Let's start with Single phase. The power coming into your house is 240V. The utility company provides 3 wires to your house. For simplicity sake we can call them +120, 0 (Neutral which is bonded to Ground in residential wiring), and -120. Looking at the graph you can see that with the +120 and -120 you have 240V between them. The center wire is the 0 which provides 120V when paired with either of the other wires. If you look at your breaker box, you will notice that the 240V breakers actually span two slots. This is because you are connecting between the +120 and the -120.

The reason for higher voltage has to do with current and Ohms law where Voltage = Current * Resistance. As the voltage goes up, the current can go down. The lower the current the smaller diameter wire you need, kind of like a garden hose pumping water. Here is a practical example...

Say that you have a large light for your yard. The light has a 4,000Watt bulb to really blind the neighbors. If you run the light at 120V, you will have 33.3 amps of current (Power = Voltage * Current). If instead you run the light at 240V, the current will be half or 16.6 amps. This can have a huge cost difference when you start looking at wire cost. To carry 17amps of current, you need a wire of 12 gauge or bigger. To do 34amps, you are jumping to 8 Gauge which is considerably heavier and with all that copper will cost a lot more. To add to the problem, smaller wires and lower voltages encounter more resistance in the transmitting wires, which means you are losing a lot of power to just get the current to where you want it.

Wire Gauge/Current Reference: http://www.cerrowire.com/ampacity-charts

Now lets talk about 3-Phase. 3 Phase power is the same idea as single phase, but the voltage peaks are 120 degrees apart from each other. Looking at the 4 wires coming in they look very similar to a single phase example if you take one of the phases and pair it with the Neutral. You will see 120V and a single sine wave of voltage and current. If you pair two of the phase lines which are 120 degrees apart, the voltage ends up being 208V from phase to phase. This is very typical of Commercial wiring in the US. The higher voltage of 208V means lower current for loads, and the phase shift between the lines is very useful when running 3 phase electric motors. Think of those phase peaks firing at just the right time in a motor to keep pushing the motor around. The fact that this happens at a higher voltage than home wiring means the wire gauge can be smaller which saves weight, space, and ultimately cost.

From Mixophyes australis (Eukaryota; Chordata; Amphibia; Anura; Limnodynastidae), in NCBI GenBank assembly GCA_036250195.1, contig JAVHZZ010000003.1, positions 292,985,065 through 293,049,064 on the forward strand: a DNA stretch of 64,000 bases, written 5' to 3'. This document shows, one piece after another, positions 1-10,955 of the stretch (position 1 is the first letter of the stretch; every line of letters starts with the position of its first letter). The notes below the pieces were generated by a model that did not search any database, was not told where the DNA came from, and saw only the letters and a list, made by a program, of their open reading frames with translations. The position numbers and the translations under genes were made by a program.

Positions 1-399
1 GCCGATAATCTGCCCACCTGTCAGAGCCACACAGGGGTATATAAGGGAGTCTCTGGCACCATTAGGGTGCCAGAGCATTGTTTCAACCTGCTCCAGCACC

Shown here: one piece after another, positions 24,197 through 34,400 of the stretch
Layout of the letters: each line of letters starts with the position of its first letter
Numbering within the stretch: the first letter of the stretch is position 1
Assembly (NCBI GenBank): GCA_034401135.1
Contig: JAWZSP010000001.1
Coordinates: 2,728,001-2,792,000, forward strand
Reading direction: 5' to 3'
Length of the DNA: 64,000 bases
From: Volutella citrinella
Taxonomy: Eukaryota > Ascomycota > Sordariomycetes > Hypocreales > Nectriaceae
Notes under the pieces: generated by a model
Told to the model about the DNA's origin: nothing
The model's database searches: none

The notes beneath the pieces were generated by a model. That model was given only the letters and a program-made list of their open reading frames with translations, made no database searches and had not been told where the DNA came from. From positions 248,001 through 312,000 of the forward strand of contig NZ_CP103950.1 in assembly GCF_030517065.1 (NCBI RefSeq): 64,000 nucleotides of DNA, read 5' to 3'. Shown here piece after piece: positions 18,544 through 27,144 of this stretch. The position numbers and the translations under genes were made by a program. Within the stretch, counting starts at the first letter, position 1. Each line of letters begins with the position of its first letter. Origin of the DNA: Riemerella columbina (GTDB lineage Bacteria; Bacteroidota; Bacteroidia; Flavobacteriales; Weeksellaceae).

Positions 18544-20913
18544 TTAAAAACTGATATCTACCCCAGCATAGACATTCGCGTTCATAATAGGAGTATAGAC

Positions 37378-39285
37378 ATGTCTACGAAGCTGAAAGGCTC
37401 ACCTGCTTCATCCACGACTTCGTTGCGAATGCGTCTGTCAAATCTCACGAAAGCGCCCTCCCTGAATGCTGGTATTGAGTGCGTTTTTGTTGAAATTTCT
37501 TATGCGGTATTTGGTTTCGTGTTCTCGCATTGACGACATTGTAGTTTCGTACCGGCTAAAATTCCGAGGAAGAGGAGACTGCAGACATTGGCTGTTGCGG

The reason for higher voltage has to do with current and Ohms law where Voltage = Current * Resistance. As the voltage goes up, the current can go down. The lower the current the smaller diameter wire you need, kind of like a garden hose pumping water. Here is a practical example...

Say that you have a large light for your yard. The light has a 4,000Watt bulb to really blind the neighbors. If you run the light at 120V, you will have 33.3 amps of current (Power = Voltage * Current). If instead you run the light at 240V, the current will be half or 16.6 amps. This can have a huge cost difference when you start looking at wire cost. To carry 17amps of current, you need a wire of 12 gauge or bigger. To do 34amps, you are jumping to 8 Gauge which is considerably heavier and with all that copper will cost a lot more. To add to the problem, smaller wires and lower voltages encounter more resistance in the transmitting wires, which means you are losing a lot of power to just get the current to where you want it.

Wire Gauge/Current Reference: http://www.cerrowire.com/ampacity-charts

Now lets talk about 3-Phase. 3 Phase power is the same idea as single phase, but the voltage peaks are 120 degrees apart from each other. Looking at the 4 wires coming in they look very similar to a single phase example if you take one of the phases and pair it with the Neutral. You will see 120V and a single sine wave of voltage and current. If you pair two of the phase lines which are 120 degrees apart, the voltage ends up being 208V from phase to phase. This is very typical of Commercial wiring in the US. The higher voltage of 208V means lower current for loads, and the phase shift between the lines is very useful when running 3 phase electric motors. Think of those phase peaks firing at just the right time in a motor to keep pushing the motor around. The fact that this happens at a higher voltage than home wiring means the wire gauge can be smaller which saves weight, space, and ultimately cost.